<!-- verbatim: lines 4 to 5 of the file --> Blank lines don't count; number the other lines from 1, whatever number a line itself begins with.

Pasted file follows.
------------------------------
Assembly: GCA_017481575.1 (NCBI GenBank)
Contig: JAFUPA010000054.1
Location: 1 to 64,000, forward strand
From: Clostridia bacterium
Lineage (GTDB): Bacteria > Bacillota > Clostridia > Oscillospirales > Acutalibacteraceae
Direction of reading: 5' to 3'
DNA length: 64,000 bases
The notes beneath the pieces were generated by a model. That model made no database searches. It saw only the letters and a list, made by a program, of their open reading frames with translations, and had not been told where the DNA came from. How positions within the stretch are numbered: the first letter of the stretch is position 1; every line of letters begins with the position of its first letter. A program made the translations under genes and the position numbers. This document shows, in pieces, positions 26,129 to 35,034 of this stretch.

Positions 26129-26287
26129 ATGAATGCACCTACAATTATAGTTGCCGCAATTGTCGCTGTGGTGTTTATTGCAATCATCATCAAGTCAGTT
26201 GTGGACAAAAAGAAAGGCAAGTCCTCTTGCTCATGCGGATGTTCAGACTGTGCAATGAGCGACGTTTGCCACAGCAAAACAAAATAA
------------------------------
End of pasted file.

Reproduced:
From: Clostridia bacterium
Lineage (GTDB): Bacteria > Bacillota > Clostridia > Oscillospirales > Acutalibacteraceae